John Tomase

20 Under 25: Can Red Sox' young prospects validate Bloom's tenure?

Boston isn't lacking for quantity of young players, but quality remains to be seen.

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For a snapshot of Chaim Bloom's success in rebuilding the Red Sox farm system, be sure to check back with our "20 Under 25" contest for the next few years. If it's full of names Bloom signed or drafted, then we may view his tenure as a success. If it's not, then Craig Breslow's job is going to be tougher than we thought.

Unlike the recent past, when superstars such as Xander Bogaerts, Mookie Betts, and Rafael Devers headed the list, it's hard to say for sure where this current crop of Red Sox farmhands will ultimately land. Shortstop Marcelo Mayer was supposed to be can't-miss, but an injury-plagued and disappointing debut at Double-A has dropped his stock, and it's possible he's not even the best prospect in the system anymore.

In any event, at least there's volume. The Red Sox have already received promising contributions from Brayan Bello and Triston Casas at the big league level, and odds are good that other future everyday players populate this list, too.

Here's a look at the 10 Red Sox candidates in this year's "20 Under 25" contest. (Editor's Note: You can vote in this year's contest here or in the voting module at the bottom of this article.)

Wilyer Abreu, OF

One of the bigger disappointments of Bloom's tenure was the inability to acquire impact prospects via trade, but Abreu might be an exception. Acquired in the 2022 deadline deal that sent catcher Christian Vazquez to Houston, Abreu impressed with a strong arm in the outfield, an advanced understanding of the strike zone, and some absolutely hellacious hacks at the plate, where he does not get cheated.

Roman Anthony, OF

Meet the prospect who may have surpassed Mayer. A 2022 second-rounder out of Stoneman Douglas High School in Florida, Anthony followed up a nondescript pro debut with a monster second season, jumping all the way to Double-A, where he hit .343. Still only 19, Anthony could be on the fast track to the big leagues.

Brayan Bello, P

For years, the answers to the question of last legitimate starting pitchers developed by the Red Sox were Roger Clemens, Jon Lester, and Clay Buchholz. We're on the verge of adding Bello to that list.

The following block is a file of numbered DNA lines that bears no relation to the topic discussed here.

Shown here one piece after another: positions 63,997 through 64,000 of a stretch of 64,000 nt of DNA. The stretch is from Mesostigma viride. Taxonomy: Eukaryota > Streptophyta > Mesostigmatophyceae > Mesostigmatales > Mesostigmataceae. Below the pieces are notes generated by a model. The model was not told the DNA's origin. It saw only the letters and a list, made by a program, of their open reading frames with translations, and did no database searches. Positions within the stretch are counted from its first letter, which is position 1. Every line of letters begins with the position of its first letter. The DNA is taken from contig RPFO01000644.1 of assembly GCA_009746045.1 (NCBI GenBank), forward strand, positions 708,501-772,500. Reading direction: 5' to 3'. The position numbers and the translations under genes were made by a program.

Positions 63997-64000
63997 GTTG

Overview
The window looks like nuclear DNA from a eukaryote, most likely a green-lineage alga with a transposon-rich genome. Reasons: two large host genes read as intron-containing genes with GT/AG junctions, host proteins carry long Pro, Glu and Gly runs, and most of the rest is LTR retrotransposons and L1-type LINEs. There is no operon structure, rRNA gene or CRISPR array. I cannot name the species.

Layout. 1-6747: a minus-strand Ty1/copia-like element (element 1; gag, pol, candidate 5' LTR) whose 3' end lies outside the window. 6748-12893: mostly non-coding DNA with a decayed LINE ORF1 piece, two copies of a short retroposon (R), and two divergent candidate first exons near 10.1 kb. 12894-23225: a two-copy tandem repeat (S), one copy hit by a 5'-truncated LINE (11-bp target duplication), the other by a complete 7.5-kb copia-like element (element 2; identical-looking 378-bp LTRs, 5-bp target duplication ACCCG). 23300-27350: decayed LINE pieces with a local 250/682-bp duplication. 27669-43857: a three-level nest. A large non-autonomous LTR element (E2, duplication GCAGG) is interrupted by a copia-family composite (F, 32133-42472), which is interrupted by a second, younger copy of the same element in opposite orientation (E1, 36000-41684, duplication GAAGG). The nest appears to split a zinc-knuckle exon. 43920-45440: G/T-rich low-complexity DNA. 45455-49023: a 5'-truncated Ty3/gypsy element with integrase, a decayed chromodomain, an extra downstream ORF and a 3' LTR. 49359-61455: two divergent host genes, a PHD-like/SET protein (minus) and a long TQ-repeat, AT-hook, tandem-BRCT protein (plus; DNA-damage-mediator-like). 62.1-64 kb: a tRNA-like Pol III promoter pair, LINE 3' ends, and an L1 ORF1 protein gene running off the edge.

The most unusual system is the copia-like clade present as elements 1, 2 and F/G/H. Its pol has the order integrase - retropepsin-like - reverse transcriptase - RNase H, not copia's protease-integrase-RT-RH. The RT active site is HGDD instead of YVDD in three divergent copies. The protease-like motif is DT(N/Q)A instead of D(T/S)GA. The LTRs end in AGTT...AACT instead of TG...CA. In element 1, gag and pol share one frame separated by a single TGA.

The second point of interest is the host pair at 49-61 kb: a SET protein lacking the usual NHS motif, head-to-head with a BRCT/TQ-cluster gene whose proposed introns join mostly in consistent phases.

While the Pedro Martinez comparisons are a bit much, Bello's competitiveness, makeup, and dominating changeup are at least evocative. Now he has to do it for a whole season.

Miguel Bleis, OF

Many expected Bleis to earn the headlines last year that ended up going to Anthony, but he underwent season-ending shoulder surgery in May. When healthy, Bleis is the team's most exciting international prospect since Devers, a 6-foot-3 center fielder with plus potential across the board.

Triston Casas, 1B

Dave Dombrowski nabbed Casas in the first round in 2018, and he already looks like one of the best sluggers in the entire draft. The Red Sox may not have been worth watching in the second half, but Casas was, launching homers to dead center and taking his understanding of the strike zone to another level. He's a massive breakout candidate for 2024.

Bryan Mata, P

Of all the disappointing prospects from last year, Mata may top the list. He opened spring training as a bullpen candidate, but between shoulder problems and an inability to throw strikes, he posted a 7.00 ERA at Triple-A and never sniffed the big leagues, rendering his 100 mph fastball irrelevant.

Marcelo Mayer, SS

The pressure on Mayer to be the face of the franchise is immense, and he showed some cracks in 2023. Before shoulder surgery ended his season, Mayer struggled with breaking balls at Double-A, where he hit only .189 in 43 games. He needs a big-time bounce-back in 2024.

Ceddanne Rafaela, OF/INF

It's so clear what Rafaela does and doesn't do well. The good: he's an incredible defender in center field and at least average at shortstop, too. There's value in such defensive versatility. The bad: He swings at absolutely everything, and until that changes, he won't be an everyday player.

Kyle Teel, C

Bloom's last gift to the Red Sox may have been the steal of last year's draft. Teel was the best catcher in college, and the Virginia product wasted no time making an impact, zooming from rookie ball to Double-A, where he hit .323 in nine games. It's entirely possible he's in the Opening Day lineup a little over a year from now.

Nick Yorke, INF

Bloom's first draft pick has suffered some ups and downs. After a great debut, he struggled in 2022, but he bounced back with a solid season at Double A last year. While he profiles as a high-average, gap-to-gap hitter, it's still unclear where he'll land defensively, and he could be trade bait under new leadership.

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